Alan Stone states his thesis as “Pulp Fiction is already building a cult following, even as its mother-fucker language and graphic violence offends others” (610). Much like Tarantino’s film, Stone’s article biases toward an audience with a high level of tolerance for violence, sick humor, and strong language and his ideas jump around like the scenes in the movie and leave the reader confused with poor organization.
Right from the introduction paragraph, people have the potential to put down the article. The first line almost attacks the readers personality with “If you take no pleasure in popular culture, with all its manic excess, then you are likely to be bewildered, even offended, by Quentin Tarantino’s extraordinary film, Pulp Fiction” (Stone 610). Not only does Stone use bias with the negative connotation words like bewildered and offended, but also he shows his own enjoyment in it by saying how ‘extraordinary’ Pulp Fiction was to him. Within twenty words of the paper, you can already tell that Stone supports Tarantino’s overkill of violence and excess. In paragraph twelve, the author claims that:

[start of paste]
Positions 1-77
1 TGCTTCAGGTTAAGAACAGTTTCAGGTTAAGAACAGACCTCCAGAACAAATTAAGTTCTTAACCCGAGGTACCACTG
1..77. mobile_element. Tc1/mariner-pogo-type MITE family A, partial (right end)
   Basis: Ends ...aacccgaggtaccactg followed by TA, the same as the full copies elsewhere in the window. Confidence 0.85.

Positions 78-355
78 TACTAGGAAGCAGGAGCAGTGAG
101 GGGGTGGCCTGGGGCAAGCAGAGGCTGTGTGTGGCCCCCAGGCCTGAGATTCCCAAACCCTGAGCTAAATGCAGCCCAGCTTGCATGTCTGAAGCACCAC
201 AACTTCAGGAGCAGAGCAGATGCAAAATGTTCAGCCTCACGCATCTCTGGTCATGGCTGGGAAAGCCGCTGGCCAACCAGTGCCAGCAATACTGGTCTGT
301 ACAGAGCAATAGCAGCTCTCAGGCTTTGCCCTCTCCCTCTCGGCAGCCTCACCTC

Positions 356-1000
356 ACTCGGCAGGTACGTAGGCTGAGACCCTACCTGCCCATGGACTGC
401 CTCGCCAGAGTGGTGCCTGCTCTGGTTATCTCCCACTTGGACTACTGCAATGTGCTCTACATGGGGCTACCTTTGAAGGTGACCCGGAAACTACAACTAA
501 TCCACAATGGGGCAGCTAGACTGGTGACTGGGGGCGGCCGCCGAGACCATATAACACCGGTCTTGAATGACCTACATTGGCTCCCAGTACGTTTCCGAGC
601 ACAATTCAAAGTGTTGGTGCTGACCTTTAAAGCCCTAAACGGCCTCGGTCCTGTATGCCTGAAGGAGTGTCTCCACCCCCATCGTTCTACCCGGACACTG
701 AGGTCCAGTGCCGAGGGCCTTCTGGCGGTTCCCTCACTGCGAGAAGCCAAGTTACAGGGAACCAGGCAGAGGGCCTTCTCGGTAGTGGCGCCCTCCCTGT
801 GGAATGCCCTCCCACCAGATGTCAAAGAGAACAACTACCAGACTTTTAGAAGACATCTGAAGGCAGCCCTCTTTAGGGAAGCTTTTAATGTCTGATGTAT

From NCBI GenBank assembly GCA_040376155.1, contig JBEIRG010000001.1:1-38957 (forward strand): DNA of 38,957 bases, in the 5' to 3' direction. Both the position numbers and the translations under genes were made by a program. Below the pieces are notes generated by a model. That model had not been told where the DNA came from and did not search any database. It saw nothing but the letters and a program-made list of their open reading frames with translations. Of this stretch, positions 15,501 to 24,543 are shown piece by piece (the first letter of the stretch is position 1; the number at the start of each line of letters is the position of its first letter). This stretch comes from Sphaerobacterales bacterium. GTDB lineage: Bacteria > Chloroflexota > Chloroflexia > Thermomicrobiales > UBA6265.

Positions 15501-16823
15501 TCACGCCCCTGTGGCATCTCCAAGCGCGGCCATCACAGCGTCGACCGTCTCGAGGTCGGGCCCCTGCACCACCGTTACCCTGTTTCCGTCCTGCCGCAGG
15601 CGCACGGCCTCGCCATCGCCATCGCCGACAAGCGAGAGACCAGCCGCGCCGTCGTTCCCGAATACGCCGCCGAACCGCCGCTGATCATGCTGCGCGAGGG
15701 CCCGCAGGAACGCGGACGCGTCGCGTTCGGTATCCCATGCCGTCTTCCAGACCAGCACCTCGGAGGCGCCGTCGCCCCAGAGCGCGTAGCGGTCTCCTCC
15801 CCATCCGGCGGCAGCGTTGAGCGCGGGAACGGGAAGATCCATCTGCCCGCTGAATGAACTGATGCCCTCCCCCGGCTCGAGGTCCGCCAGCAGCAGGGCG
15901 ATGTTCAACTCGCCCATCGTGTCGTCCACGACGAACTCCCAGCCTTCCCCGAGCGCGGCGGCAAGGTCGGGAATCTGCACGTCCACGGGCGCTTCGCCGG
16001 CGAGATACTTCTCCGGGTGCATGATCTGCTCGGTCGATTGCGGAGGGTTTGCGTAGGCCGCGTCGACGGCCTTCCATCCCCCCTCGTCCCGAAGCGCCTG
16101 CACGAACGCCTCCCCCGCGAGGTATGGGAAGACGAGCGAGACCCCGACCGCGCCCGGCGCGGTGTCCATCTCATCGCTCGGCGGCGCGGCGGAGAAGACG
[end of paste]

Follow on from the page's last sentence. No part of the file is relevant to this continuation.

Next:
If violence is a form of pornography, then, like pornography, it presents the same problem of line-drawing between exploiting our passions and edifying them. But as our modern courts have recognized, it is necessary to go beyond that simple categorical distinction and ask whether an admittedly exploitive work of art has redeeming social value. (Stone 613)
Since when has man learned anything educational from pornographic material? And what does pornographic material have anything to do with excessive violence, or have any positive social value? Stone even included in paragraph twenty that Tarantino’s film “is politically correct. There is no nudity and no violence directed against women…” (614) when just earlier he compared Pulp Fiction ’s excessive violence to pornography which is based on sexual relations of some...